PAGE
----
Learning to Ask Questions

“Mom, Laura Ingalls Wilder was wrong,” said my five-year-old one morning while I squeezed lemon wedges into hot water for the “lemon tea” he’d requested. “She said kids like drinking cambric tea because it makes them feel grown up, but I drank cambric tea and I didn’t feel grown up at all.”

I felt unaccountably sad hearing this insight. While I like that he’s learning that not everything he reads applies directly to real life—a lesson I hope he will extend to what he reads online as he gets older—I had no idea that he’d asked me to make him cambric tea because he wanted to feel grown up. Of course he wants to feel grown up. I remember striving for adulthood and all of the rights and privileges I imagined I would inherit upon attaining that magical state. It’s just that I’d not heard this from him before.

Now that it’s in my awareness, though, I’m noticing that both of my children talk about growing up with some frequency. I can hear them working out what it means to be an adult. They talk about their future careers, how many kids they’ll have, who they’ll marry.

Their discussions give me insights into how they see the world. The other night, my son said at dinner, “Women and men do things differently.” When asked for examples, he said, “Well, I know men and women both go to work—” he glanced up meaningfully, it seemed, at jobless me, “—but only women do things like give birth, adopt…”

He trailed off and after a pause I said, “Well, men don’t give birth, but they can adopt.”

“They can?” he asked, eyebrows raised, and I wondered what chain reaction of understanding this piece of information had set off.

It reminded me of a discussion about marriage we’d had a few weeks ago. My daughter said, “I want to get married when I grow up, but I’m not sure yet if I’m going to marry a man or a woman.”

I assured her that she didn’t need to make that choice at age nine, and she’d figure it out when she found someone she loved.

“Well, I have to marry a woman,” my son chimed in.

“Why’s that?” I asked. He looked at me with the “duh, Mom” look he’s already perfecting.

“Because men can’t marry men. They can only marry women.”

“Actually, men can marry men,” I said, and named for him two male couples we know who are married. Then he went on a tangent about how he wanted to invite them to his sixth birthday party, which at this point involves hiring a bus to take everyone we know into Boston to ride the swan boats and eat pizza. We’ll pick blueberries on the way home then have cake and play Legos at our house, outside because our house isn’t big enough for all of the people. (For the record, these are his plans, not mine.)

I’ve recognized all along that my children’s world view is being shaped by their everyday experiences, but these conversations highlight the limited control I have over this world view. My children see the gender roles played out by their parents, and they extrapolate those to apply to the whole species. Our church and social circle include many more women couples and hetero couples than men couples, and apparently my son has interpreted this to mean that he’s restricted in whom he loves. Of course my kids draw these conclusions from their observations, but still it surprises me.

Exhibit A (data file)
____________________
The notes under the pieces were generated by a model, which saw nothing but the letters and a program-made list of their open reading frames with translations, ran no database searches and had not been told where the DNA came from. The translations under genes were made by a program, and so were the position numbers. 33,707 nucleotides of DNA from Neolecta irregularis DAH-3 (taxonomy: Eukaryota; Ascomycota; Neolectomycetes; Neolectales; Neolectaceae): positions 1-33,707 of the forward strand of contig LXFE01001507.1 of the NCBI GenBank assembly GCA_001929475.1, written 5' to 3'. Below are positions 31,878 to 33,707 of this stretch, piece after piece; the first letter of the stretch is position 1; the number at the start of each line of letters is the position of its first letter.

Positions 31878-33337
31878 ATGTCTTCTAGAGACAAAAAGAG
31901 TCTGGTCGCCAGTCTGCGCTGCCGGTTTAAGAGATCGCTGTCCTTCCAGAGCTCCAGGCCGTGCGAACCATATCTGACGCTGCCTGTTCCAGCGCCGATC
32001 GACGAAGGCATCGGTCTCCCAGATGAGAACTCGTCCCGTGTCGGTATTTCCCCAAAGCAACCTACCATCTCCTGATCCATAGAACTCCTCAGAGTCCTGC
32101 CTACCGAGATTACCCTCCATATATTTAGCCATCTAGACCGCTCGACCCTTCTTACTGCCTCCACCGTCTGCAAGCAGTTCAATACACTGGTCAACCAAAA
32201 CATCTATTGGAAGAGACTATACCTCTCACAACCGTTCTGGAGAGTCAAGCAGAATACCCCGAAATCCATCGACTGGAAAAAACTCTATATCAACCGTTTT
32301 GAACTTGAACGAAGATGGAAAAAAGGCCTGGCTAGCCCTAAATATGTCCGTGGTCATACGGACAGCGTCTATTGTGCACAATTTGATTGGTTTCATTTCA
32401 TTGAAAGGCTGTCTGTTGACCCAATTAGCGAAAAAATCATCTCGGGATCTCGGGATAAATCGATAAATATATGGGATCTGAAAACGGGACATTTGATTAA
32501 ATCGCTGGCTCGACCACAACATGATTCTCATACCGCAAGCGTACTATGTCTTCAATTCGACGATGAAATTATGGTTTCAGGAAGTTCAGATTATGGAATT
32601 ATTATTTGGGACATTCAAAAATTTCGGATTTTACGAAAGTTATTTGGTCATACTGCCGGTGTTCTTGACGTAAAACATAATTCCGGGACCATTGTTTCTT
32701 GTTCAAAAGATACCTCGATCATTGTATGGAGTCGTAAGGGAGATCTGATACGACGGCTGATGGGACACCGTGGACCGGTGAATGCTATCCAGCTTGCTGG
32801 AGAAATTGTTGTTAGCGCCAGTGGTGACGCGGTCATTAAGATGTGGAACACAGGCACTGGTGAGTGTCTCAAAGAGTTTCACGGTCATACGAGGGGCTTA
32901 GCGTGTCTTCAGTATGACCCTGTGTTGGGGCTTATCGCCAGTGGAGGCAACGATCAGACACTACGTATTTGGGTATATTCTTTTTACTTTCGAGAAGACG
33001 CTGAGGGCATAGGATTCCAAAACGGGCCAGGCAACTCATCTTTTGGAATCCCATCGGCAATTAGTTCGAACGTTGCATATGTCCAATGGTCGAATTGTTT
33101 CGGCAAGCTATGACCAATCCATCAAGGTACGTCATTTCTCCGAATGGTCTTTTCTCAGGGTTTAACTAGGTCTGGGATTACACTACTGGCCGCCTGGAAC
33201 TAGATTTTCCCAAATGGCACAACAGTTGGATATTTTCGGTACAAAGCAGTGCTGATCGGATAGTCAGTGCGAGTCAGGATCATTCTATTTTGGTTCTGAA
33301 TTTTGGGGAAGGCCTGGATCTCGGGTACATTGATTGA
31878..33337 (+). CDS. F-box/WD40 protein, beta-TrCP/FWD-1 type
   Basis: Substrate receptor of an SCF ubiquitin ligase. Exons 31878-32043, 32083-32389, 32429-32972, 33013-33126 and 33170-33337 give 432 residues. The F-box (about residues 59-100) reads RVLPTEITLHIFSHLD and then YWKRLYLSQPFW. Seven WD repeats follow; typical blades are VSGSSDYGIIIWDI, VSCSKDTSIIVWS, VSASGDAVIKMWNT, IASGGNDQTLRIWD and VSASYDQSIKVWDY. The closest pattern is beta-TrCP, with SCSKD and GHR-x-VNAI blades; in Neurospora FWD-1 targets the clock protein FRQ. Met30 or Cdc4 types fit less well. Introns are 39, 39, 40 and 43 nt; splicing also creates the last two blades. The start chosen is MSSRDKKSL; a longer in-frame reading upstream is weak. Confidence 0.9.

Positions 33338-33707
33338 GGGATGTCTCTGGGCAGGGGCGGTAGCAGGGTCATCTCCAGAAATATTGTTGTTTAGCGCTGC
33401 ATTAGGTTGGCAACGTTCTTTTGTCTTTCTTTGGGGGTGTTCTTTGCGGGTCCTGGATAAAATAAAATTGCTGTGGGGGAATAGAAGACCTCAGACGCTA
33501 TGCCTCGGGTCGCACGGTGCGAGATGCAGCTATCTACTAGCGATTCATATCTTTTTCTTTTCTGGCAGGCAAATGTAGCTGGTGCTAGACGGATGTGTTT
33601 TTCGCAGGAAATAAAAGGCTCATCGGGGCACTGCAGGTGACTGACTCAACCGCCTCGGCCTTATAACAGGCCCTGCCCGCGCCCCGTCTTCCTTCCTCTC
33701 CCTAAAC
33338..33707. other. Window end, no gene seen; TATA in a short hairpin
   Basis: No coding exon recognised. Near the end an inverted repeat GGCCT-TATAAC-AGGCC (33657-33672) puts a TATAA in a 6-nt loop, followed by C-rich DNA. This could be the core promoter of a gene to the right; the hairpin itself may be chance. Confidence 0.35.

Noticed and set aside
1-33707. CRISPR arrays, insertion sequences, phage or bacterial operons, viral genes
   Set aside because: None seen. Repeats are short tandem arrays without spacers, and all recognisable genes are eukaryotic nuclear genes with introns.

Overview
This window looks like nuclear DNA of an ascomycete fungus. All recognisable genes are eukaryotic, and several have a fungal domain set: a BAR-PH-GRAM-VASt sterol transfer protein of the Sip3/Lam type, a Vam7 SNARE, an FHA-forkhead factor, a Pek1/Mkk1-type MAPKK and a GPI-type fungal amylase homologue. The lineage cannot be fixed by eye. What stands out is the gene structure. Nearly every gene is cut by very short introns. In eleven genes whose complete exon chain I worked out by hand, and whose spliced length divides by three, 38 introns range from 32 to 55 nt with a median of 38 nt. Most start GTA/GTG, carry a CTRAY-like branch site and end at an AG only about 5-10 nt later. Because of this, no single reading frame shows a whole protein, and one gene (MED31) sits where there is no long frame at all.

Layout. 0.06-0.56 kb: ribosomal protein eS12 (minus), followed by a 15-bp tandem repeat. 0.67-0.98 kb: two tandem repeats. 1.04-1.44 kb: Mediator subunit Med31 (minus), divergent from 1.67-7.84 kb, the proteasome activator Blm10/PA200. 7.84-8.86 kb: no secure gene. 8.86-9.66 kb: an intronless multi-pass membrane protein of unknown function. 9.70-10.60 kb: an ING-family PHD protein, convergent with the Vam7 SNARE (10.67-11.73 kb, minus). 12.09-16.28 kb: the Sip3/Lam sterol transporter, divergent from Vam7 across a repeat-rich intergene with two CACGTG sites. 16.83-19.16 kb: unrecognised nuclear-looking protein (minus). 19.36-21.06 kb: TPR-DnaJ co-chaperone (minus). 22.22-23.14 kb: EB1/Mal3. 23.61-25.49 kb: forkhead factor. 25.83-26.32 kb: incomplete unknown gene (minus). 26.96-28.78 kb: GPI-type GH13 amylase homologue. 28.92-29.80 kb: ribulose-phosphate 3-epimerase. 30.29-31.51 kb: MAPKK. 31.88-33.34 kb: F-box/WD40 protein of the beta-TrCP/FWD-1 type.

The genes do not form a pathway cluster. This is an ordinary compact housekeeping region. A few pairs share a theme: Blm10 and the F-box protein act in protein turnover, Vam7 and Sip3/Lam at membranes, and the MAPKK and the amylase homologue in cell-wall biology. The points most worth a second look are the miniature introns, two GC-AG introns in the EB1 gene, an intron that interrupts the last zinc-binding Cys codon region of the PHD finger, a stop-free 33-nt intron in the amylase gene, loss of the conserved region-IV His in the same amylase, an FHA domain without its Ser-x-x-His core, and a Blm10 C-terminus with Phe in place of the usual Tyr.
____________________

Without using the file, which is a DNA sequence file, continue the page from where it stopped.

My first reaction is to try and expand their view. “We’ve got to invite John and Elliot over to dinner!” I think. Or, “I need to go back to grad school—right away!” Or, “We need to move somewhere we can walk to things and take the bus! Quick! Buy some seeds! We need to grow our own food instead of having a monoculture lawn!”

I want to orchestrate the kind of world I want them to see as the norm. I want them to see people who love each other getting married and building families. I want them to see that our driving-all-the-time, hyper-consumptive culture isn’t the only way to live; that a big yard might be nice, but suburban living isn’t sustainable if everyone does it, and we should make our decisions with that in mind. I want them to understand from experience that billions of people speak and think and live their lives in languages other than English. I want them to see that people aren’t defined by the choices they make. I want to build my kids into the kind of grown-ups I myself wish I was.

But I can’t give them every experience, and I don’t want every social encounter and every career move and every relocation to be contrived as a “learning experience.” More than anything, I want my children to remain open and accepting, and that’s not going to get done if I limit their experiences to just those that fall in line with the specific lessons I have in mind. My children need to have a wide range of experiences, both direct and indirect, and then we need to talk about them.

And this means I need to learn to ask more questions and give fewer answers. My son didn’t need me to explain to him that a mug of water and hot milk might not make him feel grown up even though it made Laura and Mary feel that way. He thought about it, tried it out, and figured it out for himself.

Giving my children answers limits them to the answers I’ve drawn from my own personal experience. But encouraging them to ask questions and having faith that they can find the answers themselves will open up the world for them.

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